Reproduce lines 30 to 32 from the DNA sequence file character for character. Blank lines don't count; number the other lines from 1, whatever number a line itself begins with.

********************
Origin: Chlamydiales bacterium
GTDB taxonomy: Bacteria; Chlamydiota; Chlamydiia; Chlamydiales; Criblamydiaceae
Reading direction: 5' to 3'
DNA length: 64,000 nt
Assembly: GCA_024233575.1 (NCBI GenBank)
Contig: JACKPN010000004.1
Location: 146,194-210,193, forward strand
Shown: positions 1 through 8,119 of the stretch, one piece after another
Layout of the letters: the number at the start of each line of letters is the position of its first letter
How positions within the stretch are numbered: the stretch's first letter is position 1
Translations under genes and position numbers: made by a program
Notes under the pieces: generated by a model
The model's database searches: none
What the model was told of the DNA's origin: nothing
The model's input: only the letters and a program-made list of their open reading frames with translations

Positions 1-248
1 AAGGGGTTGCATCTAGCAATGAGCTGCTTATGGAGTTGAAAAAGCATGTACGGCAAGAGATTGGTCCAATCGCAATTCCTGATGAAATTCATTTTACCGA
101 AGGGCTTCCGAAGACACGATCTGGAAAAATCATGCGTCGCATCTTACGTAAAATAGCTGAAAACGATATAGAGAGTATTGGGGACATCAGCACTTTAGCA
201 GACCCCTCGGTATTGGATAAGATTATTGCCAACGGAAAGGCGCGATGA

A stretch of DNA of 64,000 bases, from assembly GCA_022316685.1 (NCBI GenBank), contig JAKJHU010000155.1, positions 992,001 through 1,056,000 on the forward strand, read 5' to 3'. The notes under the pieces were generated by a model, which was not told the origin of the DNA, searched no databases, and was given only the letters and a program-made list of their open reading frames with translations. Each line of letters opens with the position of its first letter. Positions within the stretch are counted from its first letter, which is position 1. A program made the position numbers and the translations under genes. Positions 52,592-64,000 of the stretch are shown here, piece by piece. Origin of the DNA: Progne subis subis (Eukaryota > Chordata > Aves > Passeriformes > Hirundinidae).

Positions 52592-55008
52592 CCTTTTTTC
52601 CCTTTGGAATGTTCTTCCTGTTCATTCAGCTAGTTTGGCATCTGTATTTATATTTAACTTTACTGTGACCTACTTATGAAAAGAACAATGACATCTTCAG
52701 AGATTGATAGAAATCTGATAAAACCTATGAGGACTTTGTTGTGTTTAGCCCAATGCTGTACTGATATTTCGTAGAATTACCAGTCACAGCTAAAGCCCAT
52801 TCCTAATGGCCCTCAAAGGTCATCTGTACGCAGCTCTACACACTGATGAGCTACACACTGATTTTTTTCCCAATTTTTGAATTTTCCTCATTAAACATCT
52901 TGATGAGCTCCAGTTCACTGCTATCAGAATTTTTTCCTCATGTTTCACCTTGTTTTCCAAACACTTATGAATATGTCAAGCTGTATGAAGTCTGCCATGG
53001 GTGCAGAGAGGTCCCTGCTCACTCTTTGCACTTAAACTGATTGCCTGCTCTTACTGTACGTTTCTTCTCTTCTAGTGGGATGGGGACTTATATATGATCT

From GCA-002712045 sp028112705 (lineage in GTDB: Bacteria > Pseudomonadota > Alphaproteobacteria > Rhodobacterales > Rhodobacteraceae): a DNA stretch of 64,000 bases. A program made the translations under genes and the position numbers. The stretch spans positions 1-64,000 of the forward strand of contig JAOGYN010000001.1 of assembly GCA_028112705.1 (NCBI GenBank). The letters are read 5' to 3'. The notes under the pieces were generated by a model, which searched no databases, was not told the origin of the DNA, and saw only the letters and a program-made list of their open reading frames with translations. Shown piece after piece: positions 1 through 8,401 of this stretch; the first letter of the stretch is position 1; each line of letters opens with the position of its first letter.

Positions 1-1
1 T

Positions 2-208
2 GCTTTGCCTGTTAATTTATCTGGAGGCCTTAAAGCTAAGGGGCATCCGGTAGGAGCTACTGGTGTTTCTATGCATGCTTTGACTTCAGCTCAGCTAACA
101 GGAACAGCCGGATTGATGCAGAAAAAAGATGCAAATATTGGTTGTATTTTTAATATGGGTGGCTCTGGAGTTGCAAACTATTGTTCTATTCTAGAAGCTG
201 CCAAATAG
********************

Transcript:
1 T

Positions 2-208
2 GCTTTGCCTGTTAATTTATCTGGAGGCCTTAAAGCTAAGGGGCATCCGGTAGGAGCTACTGGTGTTTCTATGCATGCTTTGACTTCAGCTCAGCTAACA